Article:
Middleman fees and spread pricing

PBMs also handle contracting with pharmacies to dispense pills and reimbursing them for it. Then, the PBMs invoice the payers for the dispensing of the pill.

You would think that this would be a straightforward transaction: the PBM pays the pharmacy $95 for dispensing Drug A so the payer pays the PBM $95. Unfortunately, it’s not that simple. (The PBM only pays the pharmacy $95 instead of the full cost of the drug because the patient pays the pharmacy rest.)

The PBM, being the middleman, can pay the pharmacy $95 for dispensing Drug A, invoice the payer $130, and pocket the difference. This difference is called “the spread” and is supposed to be the PBM’s administrative fee.  

Understandably, PBMs should get paid for their work and you would expect the PBM to take a few dollars’ administrative fee per pill dispensed. However, the spread charged can be egregious at times — in some cases, payers were paying their PBMs 5 to 20 times more than what the PBMs were paying the pharmacy to dispense the same pill. 

To get a sense of how bad the spread pricing can be, look at this real-life confidential document that shows the spread between what the PBMs are charging and what they are paying out: 

As you can see, in many cases, the PBM charged the payer over $100 and paid the pharmacy nothing (the patient’s copay covered the cost of the drug). For Fluocinonide Cream, the PBM got to pocket over $2,000 every time that pill was dispensed. This spread pricing means that payers are paying more per drug, with the PBMs pocketing a lot of the money. And the payers are passing these costs onto patients via higher premiums and taxes. 

Pharmacy quality evaluation and remuneration fees

Lastly, PBMs evaluate pharmacies on different quality measures and take direct and indirect remuneration fees (DIR) if the pharmacies don’t meet the targets. Months after a pharmacy has dispensed a pill and the patient has already taken it, the PBM can come back to the pharmacy and claim that the pharmacy didn’t meet certain performance guarantees. Then, they take back some of the money that they had paid to the pharmacy. 

However, according to an investigative piece in Axios by Bob Herman, a whopping 99% of pharmacies incurred penalties. This is partly because pharmacies are being measured on criteria that they have little to no control over and the data used for evaluation is often incomplete. For example, pharmacies are often measured on whether their patients adhered to their medications. Unfortunately, the calculations are based on claims-level data, which doesn’t capture the entire story. For example, if the patient decided to pay with cash instead of using their insurance or the doctor changed their prescription, the pharmacy may get dinged for the patient not adhering to their medications when, in fact, they might have. 

Why do PBMs get away with all of this? Because of the complete lack of transparency in the system — no one actually knows how much the PBM is making through rebates, spread pricing, and DIR fees. And there have been many active efforts to keep this obscurity in place — for example, gag clauses in many pharmacists’ contracts prevented them from sharing with a patient that an equally effective and less expensive drug option existed. Fortunately, the Senate voted a couple of years ago to ban these gag clauses.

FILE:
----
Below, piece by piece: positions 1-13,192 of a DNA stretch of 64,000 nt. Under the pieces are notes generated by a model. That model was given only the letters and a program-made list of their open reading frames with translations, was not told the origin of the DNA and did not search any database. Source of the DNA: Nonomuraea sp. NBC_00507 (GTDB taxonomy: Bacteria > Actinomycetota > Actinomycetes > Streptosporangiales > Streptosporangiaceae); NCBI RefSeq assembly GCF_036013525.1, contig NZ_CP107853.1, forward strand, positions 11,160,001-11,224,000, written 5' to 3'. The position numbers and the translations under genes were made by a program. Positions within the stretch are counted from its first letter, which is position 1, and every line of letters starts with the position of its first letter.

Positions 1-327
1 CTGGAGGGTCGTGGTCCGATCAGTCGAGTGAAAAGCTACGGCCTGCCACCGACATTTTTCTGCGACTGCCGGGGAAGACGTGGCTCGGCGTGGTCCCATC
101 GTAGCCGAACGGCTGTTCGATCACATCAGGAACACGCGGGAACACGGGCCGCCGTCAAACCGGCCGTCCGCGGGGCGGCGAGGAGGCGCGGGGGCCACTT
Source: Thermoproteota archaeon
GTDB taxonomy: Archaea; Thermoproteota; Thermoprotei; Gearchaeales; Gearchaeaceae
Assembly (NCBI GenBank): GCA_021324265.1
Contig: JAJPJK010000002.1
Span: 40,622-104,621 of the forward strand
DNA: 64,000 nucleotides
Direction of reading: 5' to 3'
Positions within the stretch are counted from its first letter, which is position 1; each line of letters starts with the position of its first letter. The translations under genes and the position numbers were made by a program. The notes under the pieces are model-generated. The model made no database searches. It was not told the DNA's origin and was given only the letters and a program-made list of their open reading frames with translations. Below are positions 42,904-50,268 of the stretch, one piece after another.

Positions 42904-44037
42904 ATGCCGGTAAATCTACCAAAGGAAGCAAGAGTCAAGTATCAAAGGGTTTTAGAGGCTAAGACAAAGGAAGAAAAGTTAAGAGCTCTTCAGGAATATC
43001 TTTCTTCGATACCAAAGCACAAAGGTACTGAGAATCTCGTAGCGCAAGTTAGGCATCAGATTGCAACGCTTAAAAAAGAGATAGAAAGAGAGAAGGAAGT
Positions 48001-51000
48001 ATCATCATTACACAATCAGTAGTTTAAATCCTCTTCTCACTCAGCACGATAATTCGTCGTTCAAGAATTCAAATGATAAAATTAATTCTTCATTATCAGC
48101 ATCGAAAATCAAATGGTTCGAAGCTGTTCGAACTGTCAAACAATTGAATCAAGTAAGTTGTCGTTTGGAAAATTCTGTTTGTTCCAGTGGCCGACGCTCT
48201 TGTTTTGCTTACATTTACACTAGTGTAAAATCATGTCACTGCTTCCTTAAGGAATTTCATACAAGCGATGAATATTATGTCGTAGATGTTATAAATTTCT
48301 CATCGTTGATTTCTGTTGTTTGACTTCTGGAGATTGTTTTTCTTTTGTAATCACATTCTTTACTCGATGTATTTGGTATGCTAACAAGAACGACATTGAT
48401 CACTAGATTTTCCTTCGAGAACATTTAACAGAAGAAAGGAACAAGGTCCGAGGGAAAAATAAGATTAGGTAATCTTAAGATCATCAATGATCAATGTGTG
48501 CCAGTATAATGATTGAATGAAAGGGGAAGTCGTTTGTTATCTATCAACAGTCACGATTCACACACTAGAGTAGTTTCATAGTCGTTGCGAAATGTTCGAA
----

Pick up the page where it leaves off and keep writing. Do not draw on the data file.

The consolidation in the PBM market has further increased the existing PBMs’ market power. The top three players — Caremark, Express Scripts, and OptumRx — handled 76% of prescription claims in 2018 (and it’s only gone up since then). 

There has been consolidation between PBMs and payers as well — Aetna now owns Caremark, Cigna owns Express Scripts, and UnitedHealth Group owns OptumRx. In theory, the payer owning the PBM should cause the PBM to negotiate lower prices. Payers want to lower their costs so the PBMs should prioritize lowering drug costs instead of prioritizing increasing their rebates earned (which doesn’t necessarily lead to lower drug costs). 

But, in reality, often the opposite can happen. PBMs generate more revenue and are more profitable than insurance companies — Aetna, in 2017, reported $60.5B in revenue and $1.9B in profits while its PBM business, Caremark, generated a whopping $130.6B in revenue and $4.8B in profits. Thus, oftentimes, instead of the payer’s incentives dictating strategies, the PBM’s incentives dictate strategies instead. 

PBMs have also begun owning their own pharmacies. They can then force patients to only use the PBM’s mail order services or only fill their prescription from the PBM-owned pharmacies. This increases the PBM’s revenue — since the PBM is getting additional revenue from actually filling prescriptions — but makes it harder for independent pharmacies to compete and for patients to fill their prescriptions from wherever they want. 


GoodRx has been able to take advantage of this broken system and create a product — a tool that provides patients with discounts on drugs — that benefits both patients and many other players in the drug supply chain.

GoodRx works by focusing on cash pay transactions for drugs. These are transactions for drugs that aren’t covered under insurance — either because the patient doesn’t have insurance or the patient’s insurance doesn’t cover the specific drug that the patient needs. In these cases, the patient has to pay the full retail list price that the pharmacy has set. These retail list prices are inflated since PBMs will not reimburse a pharmacy over their retail list price. Thus, pharmacies typically establish extremely high retail list prices that exceed the maximum expected reimbursement from any PBM. 

But, if you are a patient paying without insurance, you are forced to pay this arbitrarily high retail list price. Many patients end up not being able to afford paying the full price and thus choose not to fill their prescription at all. This ends up hurting many of the players in the system:

  • Patients can’t afford to pay for the full-priced drug and thus choose at times to not fill their prescription

  • PBMs are unable to tap into this cash pay market (since PBMs only handle claims for drugs that are covered under insurance)

  • Providers can’t help their patients find drugs that they can actually afford to take